To rail against perceived left-wing media dominance is human; to monopolize platforms like Twitter is divine. US tech elites like Peter Thiel have long held that capitalist freedom and democracy are incompatible and run roughshod over labor and speech laws, including the First Amendment. Less visible but no less important is the accelerating radicalization of their views. As reporter Corey Pein observed in 2014, Silicon Valley’s problematic faves seem to get more extreme “with each generation,” with libertarianism giving way to neoreaction, monarchism, and feudalism. These archaic political forms do not contradict the futuristic imaginations of tech elites — in fact, the two visions are proving surprisingly congruent.
In 2012, Thiel was already comparing start-ups to monarchies, even as he acknowledged the need to soft-pedal the analogy because “anything that’s not democracy makes people uncomfortable.” Lately, Musk’s admirers and detractors alike have begun to style him as an old-school monarch akin to Frederick the Great or the Habsburgs. Even monarchist blogger Curtis Yarvin, who earlier characterized Musk as insufficiently reactionary (“he’s basically like a Clinton Democrat with a few pet peeves”) has since changed his tune. In a post about Musk’s “pay for your blue checkmark” fiasco of late 2022, Yarvin explained that Musk’s troubles stemmed from “attacking an oligarchy in a democratic direction” — behavior befitting a “peasant,” not a king.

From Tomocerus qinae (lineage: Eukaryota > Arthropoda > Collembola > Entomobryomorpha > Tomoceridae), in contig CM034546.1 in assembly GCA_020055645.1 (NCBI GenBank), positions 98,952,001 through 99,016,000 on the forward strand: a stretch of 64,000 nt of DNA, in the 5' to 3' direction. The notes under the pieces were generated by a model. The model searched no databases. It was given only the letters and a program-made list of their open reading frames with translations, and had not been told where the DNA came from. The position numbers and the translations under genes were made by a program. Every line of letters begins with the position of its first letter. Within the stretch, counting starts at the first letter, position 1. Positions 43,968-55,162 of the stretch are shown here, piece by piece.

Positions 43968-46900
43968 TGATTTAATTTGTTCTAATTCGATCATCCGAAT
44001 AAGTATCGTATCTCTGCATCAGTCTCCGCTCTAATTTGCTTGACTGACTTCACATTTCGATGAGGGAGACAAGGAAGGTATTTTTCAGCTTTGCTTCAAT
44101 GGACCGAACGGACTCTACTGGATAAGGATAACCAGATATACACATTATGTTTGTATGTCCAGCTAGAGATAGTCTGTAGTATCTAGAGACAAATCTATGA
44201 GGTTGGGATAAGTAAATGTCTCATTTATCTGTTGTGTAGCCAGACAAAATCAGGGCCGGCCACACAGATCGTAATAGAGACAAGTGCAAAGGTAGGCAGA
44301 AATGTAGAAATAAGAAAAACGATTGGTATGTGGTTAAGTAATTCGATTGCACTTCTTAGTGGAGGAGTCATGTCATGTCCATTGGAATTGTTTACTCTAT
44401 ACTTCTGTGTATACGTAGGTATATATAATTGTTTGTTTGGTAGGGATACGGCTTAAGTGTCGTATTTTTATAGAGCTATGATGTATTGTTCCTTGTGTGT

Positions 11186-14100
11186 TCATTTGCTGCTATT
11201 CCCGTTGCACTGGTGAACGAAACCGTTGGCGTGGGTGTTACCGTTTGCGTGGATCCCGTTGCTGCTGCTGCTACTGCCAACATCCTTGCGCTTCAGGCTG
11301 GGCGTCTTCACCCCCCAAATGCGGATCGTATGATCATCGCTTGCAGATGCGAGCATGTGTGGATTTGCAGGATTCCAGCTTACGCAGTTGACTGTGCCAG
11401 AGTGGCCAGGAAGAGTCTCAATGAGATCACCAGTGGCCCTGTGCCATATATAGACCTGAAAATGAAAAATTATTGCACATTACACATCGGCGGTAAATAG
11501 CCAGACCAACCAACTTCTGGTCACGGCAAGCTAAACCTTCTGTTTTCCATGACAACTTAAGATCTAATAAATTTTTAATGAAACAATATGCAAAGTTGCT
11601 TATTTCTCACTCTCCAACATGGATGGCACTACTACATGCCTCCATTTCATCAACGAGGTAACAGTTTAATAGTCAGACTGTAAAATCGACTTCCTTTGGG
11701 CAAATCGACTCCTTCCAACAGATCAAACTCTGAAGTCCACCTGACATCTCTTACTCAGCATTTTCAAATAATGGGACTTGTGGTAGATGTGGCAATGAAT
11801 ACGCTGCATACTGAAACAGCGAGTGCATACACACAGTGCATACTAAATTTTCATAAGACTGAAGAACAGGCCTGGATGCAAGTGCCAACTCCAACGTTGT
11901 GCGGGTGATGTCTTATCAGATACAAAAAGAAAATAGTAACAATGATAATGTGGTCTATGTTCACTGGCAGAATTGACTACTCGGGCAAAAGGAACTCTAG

The ambition of oligarchs to rule without interference from commoners is nothing new. Nor is the paternalistic view, attributed to penultimate Habsburg emperor Franz Joseph, that the monarch’s role is to protect people from their politicians. The novel element revealed by Grok, TruthGPT, and other nominally liberating AIs is the marriage of that ambition with metapolitical techniques. ChatGPT was already an “ideology machine.” Grok and its ilk are merely wrenching the controls in their creators’ preferred political direction. Marketed as rebelling against the imaginary leftist conspiracy Yarvin calls “the Cathedral,” these tools in fact seek to control speech, not free it. Molding the discourse is a prerequisite to transforming the United States into a collection of anarcho-capitalist fiefdoms, complete with three hundred million voiceless vassals. It remains to be seen whether Grok will be an instrument of this undoing. Like other Elon Musk projects, it may itself experience “rapid unscheduled disassembly.”